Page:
On Wed, Sep 22, 2010 at 01:08:07PM -0700, H. Peter Anvin wrote:
On 09/22/2010 11:21 AM, H. Peter Anvin wrote:
On 09/22/2010 05:52 AM, Kevin O'Connor wrote:
The BIOS can put the machine in big real mode when it launches the OS, but it can't expect that it will always be called in big real mode. The BIOS could attempt to transition to 32bit mode (or big real mode) in the disk handler, but it may have been called in vm86 mode which would then effectively cause a crash. (It also wipes out the hidden segment registers which may confuse the OS.) Use of vm86 mode is not uncommon - freedos does it and so does (I'm told) Linux.
The standard way to deal with this in the BIOS (and *only* the BIOS can do this!) is to trap into SMM and have an SMI handler do the I/O. Taking an SMI drops the CPU into big real mode regardless of what the previous CPU mode was.
Using SMI is something I've thought a little about. It does have some snags: SMI programming is chipset specific on real hardware so one can't deploy a single solution for all coreboot users; kvm doesn't have SMI support; using an SMI to get out of vm86 mode requires the BIOS to emulate all memory accesses to user memory (manually walking the page table, forcing page faults) which is tricky; there might be subtle security implications with having a BIOS interface that can effectively escalate privileges.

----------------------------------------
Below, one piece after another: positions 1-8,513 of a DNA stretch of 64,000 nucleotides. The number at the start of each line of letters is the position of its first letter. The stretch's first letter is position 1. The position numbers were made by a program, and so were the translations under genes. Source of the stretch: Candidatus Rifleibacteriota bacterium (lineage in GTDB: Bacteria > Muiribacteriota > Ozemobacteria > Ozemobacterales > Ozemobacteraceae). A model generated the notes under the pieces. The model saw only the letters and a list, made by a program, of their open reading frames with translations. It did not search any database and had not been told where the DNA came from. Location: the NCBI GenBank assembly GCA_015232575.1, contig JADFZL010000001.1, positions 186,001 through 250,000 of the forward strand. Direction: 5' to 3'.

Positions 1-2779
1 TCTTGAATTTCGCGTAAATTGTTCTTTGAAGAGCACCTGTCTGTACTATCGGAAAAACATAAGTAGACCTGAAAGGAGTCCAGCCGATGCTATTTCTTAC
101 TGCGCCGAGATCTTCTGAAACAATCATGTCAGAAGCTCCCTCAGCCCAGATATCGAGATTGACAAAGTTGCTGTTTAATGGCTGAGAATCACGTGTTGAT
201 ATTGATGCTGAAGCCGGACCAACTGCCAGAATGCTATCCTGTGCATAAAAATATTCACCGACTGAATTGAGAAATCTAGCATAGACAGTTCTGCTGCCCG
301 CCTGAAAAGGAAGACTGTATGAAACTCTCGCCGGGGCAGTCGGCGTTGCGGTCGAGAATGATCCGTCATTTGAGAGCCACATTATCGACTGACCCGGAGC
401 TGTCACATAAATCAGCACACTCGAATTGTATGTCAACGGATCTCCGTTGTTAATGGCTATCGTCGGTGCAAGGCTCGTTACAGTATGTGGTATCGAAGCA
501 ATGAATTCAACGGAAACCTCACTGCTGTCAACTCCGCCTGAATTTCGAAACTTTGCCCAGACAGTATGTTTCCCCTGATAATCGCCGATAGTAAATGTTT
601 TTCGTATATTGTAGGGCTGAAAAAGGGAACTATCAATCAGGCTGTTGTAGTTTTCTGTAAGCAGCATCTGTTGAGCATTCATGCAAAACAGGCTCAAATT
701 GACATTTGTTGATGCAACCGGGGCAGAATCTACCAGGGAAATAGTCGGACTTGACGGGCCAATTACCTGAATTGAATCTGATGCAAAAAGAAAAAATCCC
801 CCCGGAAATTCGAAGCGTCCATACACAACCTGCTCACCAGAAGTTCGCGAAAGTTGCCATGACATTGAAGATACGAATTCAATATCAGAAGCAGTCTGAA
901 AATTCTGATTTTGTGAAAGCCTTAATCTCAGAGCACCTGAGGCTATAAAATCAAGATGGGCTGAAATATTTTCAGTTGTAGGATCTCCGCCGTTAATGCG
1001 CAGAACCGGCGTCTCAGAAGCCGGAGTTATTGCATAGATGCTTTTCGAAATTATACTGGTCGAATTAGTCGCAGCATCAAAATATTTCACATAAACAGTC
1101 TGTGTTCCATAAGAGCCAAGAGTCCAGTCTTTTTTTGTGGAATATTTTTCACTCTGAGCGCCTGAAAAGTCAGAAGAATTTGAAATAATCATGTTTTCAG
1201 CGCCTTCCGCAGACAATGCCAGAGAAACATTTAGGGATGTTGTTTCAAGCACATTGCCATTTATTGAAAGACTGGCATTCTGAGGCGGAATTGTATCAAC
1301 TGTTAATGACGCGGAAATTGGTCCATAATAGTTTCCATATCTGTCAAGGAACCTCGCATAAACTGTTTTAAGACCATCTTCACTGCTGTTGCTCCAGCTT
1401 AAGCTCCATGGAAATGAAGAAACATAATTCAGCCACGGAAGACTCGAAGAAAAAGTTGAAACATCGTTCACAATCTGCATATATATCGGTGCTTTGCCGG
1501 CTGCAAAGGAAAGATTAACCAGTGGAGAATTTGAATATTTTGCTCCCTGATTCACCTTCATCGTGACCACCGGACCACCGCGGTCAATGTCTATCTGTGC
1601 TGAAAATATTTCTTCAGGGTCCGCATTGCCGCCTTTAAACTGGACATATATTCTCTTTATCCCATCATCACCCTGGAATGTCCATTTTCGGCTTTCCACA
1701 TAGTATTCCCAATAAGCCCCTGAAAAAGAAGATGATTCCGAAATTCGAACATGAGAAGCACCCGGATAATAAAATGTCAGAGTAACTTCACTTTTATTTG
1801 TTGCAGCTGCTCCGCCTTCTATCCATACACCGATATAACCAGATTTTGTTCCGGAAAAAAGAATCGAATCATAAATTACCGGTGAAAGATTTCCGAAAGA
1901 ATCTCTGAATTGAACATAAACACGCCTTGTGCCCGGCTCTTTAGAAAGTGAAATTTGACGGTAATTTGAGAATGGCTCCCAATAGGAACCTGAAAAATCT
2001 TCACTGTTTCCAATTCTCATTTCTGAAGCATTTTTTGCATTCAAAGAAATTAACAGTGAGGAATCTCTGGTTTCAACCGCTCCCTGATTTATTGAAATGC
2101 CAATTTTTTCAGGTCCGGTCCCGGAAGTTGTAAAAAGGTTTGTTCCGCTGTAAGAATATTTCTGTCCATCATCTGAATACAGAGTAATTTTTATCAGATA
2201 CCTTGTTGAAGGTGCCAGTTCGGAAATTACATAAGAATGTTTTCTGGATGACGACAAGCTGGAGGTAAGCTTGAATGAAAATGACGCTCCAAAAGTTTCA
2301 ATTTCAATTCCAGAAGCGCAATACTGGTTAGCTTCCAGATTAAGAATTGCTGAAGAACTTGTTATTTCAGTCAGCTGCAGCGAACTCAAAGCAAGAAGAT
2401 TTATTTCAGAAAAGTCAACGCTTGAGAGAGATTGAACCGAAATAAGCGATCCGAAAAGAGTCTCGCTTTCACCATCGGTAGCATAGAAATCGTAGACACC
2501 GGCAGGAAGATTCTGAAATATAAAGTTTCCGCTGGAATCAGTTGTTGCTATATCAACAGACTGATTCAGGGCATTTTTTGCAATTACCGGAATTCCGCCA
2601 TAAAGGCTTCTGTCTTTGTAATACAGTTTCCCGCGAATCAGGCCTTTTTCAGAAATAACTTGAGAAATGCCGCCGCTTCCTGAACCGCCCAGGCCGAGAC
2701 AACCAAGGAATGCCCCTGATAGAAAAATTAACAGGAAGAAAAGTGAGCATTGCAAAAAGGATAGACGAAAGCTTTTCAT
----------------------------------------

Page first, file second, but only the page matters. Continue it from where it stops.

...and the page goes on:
The other option is to enter protected mode for the operation, or, if you detect that you're already in protected mode (which means V86 mode)
I didn't think there was a way for the user code to know it was running in vm86 mode - I thought it appeared just like regular real-mode. One could try to go into protected mode and try to catch the failure, but I'd guess most OSs that run code in vm86 mode would trap and abort in that situation.
then you invoke the INT 15h mover. Not all environments is going to handle the INT 15h mover correctly, though.
Are you referring to INT 0x15 ah=0x89? This can request a transition to protected mode, but I didn't see any equivalent way to get back to real mode.
A related call is INT 0x15 ah=0x87 which does a highmem capable memcpy. Unfortunately this handler does a 16bit memcpy (rep movsw), and the OHCI spec requires the cmdstatus register be accessed with a 32bit memory access.